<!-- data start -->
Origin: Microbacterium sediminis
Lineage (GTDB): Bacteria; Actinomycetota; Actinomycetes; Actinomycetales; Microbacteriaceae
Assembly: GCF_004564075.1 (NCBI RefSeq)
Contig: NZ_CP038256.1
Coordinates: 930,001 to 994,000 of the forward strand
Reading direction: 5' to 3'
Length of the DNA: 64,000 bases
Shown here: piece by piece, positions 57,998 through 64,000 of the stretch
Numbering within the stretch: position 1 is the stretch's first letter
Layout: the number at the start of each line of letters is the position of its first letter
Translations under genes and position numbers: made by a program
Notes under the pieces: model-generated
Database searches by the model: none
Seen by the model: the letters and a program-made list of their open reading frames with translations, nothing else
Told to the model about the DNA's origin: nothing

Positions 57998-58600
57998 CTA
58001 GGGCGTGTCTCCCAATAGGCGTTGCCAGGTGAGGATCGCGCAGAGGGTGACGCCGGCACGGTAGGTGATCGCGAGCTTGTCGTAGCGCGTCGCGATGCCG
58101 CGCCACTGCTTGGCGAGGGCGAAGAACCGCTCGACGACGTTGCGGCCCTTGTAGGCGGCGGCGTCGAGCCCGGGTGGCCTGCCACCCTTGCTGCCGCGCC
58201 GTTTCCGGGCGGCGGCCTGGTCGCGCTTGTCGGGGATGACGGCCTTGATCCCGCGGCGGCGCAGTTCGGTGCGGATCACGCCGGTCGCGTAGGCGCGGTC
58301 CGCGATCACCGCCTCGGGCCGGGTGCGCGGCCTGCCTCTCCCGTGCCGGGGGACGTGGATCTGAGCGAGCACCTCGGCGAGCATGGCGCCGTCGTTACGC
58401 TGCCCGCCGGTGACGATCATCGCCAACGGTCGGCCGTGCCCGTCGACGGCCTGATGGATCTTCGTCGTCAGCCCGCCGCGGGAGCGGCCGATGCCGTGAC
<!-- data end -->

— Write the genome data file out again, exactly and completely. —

Origin: Microbacterium sediminis
Lineage (GTDB): Bacteria; Actinomycetota; Actinomycetes; Actinomycetales; Microbacteriaceae
Assembly: GCF_004564075.1 (NCBI RefSeq)
Contig: NZ_CP038256.1
Coordinates: 930,001 to 994,000 of the forward strand
Reading direction: 5' to 3'
Length of the DNA: 64,000 bases
Shown here: piece by piece, positions 57,998 through 64,000 of the stretch
Numbering within the stretch: position 1 is the stretch's first letter
Layout: the number at the start of each line of letters is the position of its first letter
Translations under genes and position numbers: made by a program
Notes under the pieces: model-generated
Database searches by the model: none
Seen by the model: the letters and a program-made list of their open reading frames with translations, nothing else
Told to the model about the DNA's origin: nothing

Positions 57998-58600
57998 CTA
58001 GGGCGTGTCTCCCAATAGGCGTTGCCAGGTGAGGATCGCGCAGAGGGTGACGCCGGCACGGTAGGTGATCGCGAGCTTGTCGTAGCGCGTCGCGATGCCG
58101 CGCCACTGCTTGGCGAGGGCGAAGAACCGCTCGACGACGTTGCGGCCCTTGTAGGCGGCGGCGTCGAGCCCGGGTGGCCTGCCACCCTTGCTGCCGCGCC
58201 GTTTCCGGGCGGCGGCCTGGTCGCGCTTGTCGGGGATGACGGCCTTGATCCCGCGGCGGCGCAGTTCGGTGCGGATCACGCCGGTCGCGTAGGCGCGGTC
58301 CGCGATCACCGCCTCGGGCCGGGTGCGCGGCCTGCCTCTCCCGTGCCGGGGGACGTGGATCTGAGCGAGCACCTCGGCGAGCATGGCGCCGTCGTTACGC
58401 TGCCCGCCGGTGACGATCATCGCCAACGGTCGGCCGTGCCCGTCGACGGCCTGATGGATCTTCGTCGTCAGCCCGCCGCGGGAGCGGCCGATGCCGTGAC